Autumn ended with the apple trees
finally loosening their heavy fruit.
The angel breathed, she said
cradling the tiny clothes in her arms,
the angel breathed it to me.
The next day the baby dies inside her.
On our land under the granite hill
white rain streaming down grey furrowed stone
we stumble around planting trees through tears
manna gums, blue gums, broad-leafed peppermints
their crib is the midwinter soil.
The ultrasound made her womb seem a wicker cradle
arching sides woven out of reeds and bulrushes
rocked by a fine, inward-bound stream.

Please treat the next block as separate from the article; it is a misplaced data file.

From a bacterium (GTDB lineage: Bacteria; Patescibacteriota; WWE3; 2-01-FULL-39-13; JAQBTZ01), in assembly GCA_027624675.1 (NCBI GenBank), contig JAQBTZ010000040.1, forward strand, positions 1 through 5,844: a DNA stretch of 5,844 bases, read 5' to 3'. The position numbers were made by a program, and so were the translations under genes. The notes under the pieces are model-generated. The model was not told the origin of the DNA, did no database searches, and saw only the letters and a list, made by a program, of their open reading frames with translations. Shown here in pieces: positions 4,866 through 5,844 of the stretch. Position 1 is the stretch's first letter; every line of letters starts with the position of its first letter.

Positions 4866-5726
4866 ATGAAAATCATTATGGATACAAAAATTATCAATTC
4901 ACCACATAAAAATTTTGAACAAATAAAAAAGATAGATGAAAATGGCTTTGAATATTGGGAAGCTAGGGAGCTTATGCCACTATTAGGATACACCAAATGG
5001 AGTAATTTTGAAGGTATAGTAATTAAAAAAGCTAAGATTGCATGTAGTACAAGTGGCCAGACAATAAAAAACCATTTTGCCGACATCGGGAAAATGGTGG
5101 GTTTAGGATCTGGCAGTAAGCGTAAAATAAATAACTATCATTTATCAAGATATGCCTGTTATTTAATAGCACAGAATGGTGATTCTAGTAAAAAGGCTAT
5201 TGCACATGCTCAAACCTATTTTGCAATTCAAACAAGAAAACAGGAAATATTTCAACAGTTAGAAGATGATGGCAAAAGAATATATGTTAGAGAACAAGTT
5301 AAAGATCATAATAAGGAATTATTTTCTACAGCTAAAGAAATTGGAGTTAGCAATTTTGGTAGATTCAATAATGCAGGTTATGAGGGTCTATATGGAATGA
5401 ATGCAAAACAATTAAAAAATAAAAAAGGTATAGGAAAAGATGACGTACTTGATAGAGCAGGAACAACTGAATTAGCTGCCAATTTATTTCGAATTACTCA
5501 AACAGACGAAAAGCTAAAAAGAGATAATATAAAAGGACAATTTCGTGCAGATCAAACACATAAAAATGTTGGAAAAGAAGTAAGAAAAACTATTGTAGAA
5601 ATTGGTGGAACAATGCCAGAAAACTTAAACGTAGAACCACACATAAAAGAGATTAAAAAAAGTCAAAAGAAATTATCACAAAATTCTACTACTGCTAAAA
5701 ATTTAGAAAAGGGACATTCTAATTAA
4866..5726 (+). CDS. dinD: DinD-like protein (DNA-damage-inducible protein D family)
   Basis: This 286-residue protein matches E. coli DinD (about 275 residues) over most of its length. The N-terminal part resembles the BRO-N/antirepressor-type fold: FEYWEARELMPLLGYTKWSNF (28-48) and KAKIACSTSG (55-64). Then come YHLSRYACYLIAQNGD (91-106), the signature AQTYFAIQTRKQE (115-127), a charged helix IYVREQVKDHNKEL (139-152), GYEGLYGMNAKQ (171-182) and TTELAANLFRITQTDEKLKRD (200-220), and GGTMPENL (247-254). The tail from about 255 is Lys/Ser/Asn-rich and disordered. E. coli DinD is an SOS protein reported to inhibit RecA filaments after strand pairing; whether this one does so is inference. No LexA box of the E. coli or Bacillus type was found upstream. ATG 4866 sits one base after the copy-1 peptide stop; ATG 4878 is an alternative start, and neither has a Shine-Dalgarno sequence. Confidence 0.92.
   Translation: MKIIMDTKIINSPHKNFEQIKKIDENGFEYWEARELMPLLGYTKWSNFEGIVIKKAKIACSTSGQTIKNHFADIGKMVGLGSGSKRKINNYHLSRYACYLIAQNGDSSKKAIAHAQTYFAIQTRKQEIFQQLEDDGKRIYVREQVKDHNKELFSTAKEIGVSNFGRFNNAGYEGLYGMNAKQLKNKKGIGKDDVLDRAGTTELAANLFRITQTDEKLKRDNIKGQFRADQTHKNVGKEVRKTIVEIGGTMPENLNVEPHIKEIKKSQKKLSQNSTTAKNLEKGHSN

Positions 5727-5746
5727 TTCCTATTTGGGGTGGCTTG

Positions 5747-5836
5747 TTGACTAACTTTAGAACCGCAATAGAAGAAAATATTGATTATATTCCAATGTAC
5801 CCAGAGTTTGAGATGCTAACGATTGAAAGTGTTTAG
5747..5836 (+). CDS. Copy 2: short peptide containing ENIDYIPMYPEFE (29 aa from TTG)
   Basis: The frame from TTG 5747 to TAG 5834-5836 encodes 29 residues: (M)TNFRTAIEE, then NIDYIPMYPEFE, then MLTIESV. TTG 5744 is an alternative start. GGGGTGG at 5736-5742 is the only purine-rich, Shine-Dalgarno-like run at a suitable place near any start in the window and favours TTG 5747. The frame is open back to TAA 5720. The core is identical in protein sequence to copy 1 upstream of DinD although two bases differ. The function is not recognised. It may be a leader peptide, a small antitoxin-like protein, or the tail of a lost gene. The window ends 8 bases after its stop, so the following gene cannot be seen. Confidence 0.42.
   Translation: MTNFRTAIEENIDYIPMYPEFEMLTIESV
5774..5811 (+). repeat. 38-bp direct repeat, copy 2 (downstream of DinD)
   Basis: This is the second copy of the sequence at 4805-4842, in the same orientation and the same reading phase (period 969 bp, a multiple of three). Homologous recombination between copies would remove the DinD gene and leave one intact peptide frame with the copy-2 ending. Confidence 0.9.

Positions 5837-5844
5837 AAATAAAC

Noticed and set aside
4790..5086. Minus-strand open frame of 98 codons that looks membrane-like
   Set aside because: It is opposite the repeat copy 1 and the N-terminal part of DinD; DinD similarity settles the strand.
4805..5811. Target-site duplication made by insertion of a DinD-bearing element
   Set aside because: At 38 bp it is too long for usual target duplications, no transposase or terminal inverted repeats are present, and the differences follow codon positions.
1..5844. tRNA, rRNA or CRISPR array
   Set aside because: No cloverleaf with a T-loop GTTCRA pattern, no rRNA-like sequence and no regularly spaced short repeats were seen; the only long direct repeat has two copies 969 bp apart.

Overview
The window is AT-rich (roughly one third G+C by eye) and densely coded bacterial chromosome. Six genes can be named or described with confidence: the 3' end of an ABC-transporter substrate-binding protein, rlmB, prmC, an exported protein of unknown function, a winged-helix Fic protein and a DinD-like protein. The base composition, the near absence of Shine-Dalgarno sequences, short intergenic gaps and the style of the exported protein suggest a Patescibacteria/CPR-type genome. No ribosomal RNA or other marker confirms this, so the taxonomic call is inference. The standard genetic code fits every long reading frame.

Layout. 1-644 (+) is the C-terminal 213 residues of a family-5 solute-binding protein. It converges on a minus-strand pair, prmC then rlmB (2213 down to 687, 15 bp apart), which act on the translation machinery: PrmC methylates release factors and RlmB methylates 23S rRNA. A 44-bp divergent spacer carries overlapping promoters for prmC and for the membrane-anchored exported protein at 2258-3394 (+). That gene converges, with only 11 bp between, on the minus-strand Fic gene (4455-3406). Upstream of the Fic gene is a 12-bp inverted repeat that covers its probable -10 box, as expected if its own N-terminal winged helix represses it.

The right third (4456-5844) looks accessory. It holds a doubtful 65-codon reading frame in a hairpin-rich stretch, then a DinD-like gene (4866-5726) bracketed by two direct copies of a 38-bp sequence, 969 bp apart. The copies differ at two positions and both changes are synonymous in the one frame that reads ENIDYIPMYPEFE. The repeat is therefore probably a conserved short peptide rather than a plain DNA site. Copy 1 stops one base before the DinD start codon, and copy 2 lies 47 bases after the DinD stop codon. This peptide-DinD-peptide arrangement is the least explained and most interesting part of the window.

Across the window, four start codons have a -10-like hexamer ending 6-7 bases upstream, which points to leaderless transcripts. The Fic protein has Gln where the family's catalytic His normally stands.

A single bulrush is so compact, dense
until it dries and breaks into pieces,
all fluffy and grainy, it blows away in the wind
or touches the water, drifting.
At vespers, the monks sing to Mary
tell me who she is who rises bright as the dawn
and I shall bless her. River flooding psalm.
Mistress of the waters and guardian of the womb
she gestures to her rounded belly.
Breathing angels are nowhere to be found.